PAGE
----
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  1. #1
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    Back to the stone age...this happening in your neighborhood?

    Apparently the latest trend in this country is to rip up asphalt roads and convert them back to gravel.

    http://online.wsj.com/article/SB1000...363737746.html

    Anyone else seeing this in their area? Any of your favorite roads getting turned back to gravel or chipseal? I'm starting to see it here in Central Texas as some of the more rural roads around here are getting redone with chipseal rather than asphalt.

    Sigh.....

  2. #2
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    Have seen this happening in the Midwest (where I grew up). In some cases they don't replace the entire road -- they go through and will convert sections to gravel where the asphalt has degraded to the point where they can't economically repair it. So you'll have several hundred yards of gravel, then back to asphalt, then gravel, and so on.

    Lots of chipseal these days, too...

  3. #3
    Seņor Member USAZorro's Avatar
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    Unfortunate, but another argument for wider tires.
    The search for inner peace continues...

  4. #4
    Senior Member Waxbytes's Avatar
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    Quote Originally Posted by USAZorro View Post
    Unfortunate, but another argument for wider tires.
    And fenders.
    Uhmm...

  5. #5
    I Love My Dream
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    and bicycle infrastructure
    It's none of my business what other people think of me.

  6. #6
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    Quote Originally Posted by Saddle Up View Post
    and bicycle infrastructure
    You do understand we're talking about the wide open spaces, right? At least in the examples I'm talking about, these are counties where roads used to be paved so farmers could get their crops to market in bad weather, or families could take their kids to school in the middle of winter when the roads had mud that was 3 feet deep. Over the years, farms have gotten larger; population in some rural counties have dropped; and folks have moved to small towns or gradually migrated over closer to the highways and interstates. Populations are declining as you move away from medium-sized cities. Consequently, there is no longer taxpayer support to pay to pave roads that are lightly trafficked and/or running to very underpopulated areas.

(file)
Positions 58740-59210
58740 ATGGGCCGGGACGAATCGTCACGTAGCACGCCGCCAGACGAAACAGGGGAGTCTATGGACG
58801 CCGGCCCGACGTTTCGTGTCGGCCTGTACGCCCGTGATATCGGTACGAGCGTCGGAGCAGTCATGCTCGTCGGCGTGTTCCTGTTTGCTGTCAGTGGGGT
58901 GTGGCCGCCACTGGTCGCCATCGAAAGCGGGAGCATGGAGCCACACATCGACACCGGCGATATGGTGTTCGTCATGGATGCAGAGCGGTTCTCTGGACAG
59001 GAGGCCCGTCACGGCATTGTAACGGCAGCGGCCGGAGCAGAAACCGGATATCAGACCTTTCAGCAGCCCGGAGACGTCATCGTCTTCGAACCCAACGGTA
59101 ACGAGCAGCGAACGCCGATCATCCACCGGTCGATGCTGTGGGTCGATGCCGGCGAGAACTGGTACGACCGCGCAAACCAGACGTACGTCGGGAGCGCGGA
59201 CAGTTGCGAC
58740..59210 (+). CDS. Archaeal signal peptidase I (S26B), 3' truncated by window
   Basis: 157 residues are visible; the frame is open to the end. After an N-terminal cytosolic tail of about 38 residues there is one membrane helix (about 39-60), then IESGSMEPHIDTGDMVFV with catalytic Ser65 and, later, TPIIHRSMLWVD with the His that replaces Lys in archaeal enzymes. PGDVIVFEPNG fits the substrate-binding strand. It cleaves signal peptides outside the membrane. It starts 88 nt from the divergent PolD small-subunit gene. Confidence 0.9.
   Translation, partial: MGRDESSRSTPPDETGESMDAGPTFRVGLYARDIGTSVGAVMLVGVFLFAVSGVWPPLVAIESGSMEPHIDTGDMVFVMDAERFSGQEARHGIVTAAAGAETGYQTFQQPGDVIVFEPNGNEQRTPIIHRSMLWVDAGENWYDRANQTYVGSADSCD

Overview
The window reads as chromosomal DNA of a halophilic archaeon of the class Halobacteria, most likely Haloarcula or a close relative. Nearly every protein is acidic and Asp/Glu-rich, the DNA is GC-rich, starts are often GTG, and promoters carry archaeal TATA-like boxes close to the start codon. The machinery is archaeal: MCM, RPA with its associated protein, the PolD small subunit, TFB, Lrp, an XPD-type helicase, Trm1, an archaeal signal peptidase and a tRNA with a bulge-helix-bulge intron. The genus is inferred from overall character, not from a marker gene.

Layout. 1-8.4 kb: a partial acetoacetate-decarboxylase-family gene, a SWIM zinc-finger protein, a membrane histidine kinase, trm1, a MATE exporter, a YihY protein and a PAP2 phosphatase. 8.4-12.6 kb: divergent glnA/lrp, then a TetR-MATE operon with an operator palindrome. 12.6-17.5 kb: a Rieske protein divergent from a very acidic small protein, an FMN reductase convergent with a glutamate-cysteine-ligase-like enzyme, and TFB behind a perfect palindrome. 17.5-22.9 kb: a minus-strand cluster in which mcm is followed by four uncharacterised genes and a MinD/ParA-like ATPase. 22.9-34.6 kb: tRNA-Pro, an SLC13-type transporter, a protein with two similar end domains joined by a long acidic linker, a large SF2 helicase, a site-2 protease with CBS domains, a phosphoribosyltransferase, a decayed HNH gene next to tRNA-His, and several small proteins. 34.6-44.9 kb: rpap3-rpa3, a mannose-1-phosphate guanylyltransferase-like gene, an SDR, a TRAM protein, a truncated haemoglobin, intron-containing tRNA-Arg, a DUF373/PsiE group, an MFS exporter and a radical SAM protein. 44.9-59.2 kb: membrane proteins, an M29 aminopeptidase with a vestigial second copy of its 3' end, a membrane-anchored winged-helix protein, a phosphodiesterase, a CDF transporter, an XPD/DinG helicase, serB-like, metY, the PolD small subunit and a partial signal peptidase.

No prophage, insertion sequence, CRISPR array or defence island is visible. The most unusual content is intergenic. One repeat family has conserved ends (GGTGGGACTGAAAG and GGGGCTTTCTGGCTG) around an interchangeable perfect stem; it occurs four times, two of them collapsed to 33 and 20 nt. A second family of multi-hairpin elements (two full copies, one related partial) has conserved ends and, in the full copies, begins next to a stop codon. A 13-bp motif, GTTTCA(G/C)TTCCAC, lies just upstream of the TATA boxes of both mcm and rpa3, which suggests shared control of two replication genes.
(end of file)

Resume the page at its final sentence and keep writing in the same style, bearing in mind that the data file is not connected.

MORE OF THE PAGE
They're not worried about bicycle infrastructure; they're worried about having enough families to support a school.

  7. #7
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    Quote Originally Posted by USAZorro View Post
    Unfortunate, but another argument for wider tires.
    No, there were, and are, oodles of roads in this country that have no justification for being paved. Properly engineered and properly built gravel roads are just as all weather as asphaltic concrete, are cheaper to build, and are cheaper to maintain. Pavement only makes sense where traffic volume or traffic type demands it. Low traffic rural roads do just fine as gravel. Sure, you can't drive as fast on them. If it bothers you, I'm sure the authorities responsible for maintaining them will take your ear marked contribution for maintenance, or you could work got get road users to pay for the costs they inflict by their usage. That would require substantially higher vehicle registration fees, way higher fuel taxes, and a surcharge increasing with the fourth power of axle weight. None of that would be popular: look at the person in ND who voted against a road tax, but is trying to get the county to spend money it doesn't have to maintain her road.

    To answer the question asked, yes, I've seen some roads I occasionally ride on in Michigan that have been de-paved.

  8. #8
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    I grew up with chipseal. All the good roads in the southwest corner of Virginia were chipseal for many years. It works fine except just after they've dumped the oil and rock. I wouldn't consider that a dirt road.

    However, my understanding is that it really wouldn't require that significant a raise in taxes to maintain these roads. PA wanted to sell off the turnpike, but it turns out that only an 8 cent increase in gas taxes would be the equivalent. Seems like a no-brainer to me, but I'm in a small minority it seems.

  9. #9
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    Quote Originally Posted by unterhausen View Post
    I grew up with chipseal. All the good roads in the southwest corner of Virginia were chipseal for many years. It works fine except just after they've dumped the oil and rock. I wouldn't consider that a dirt road.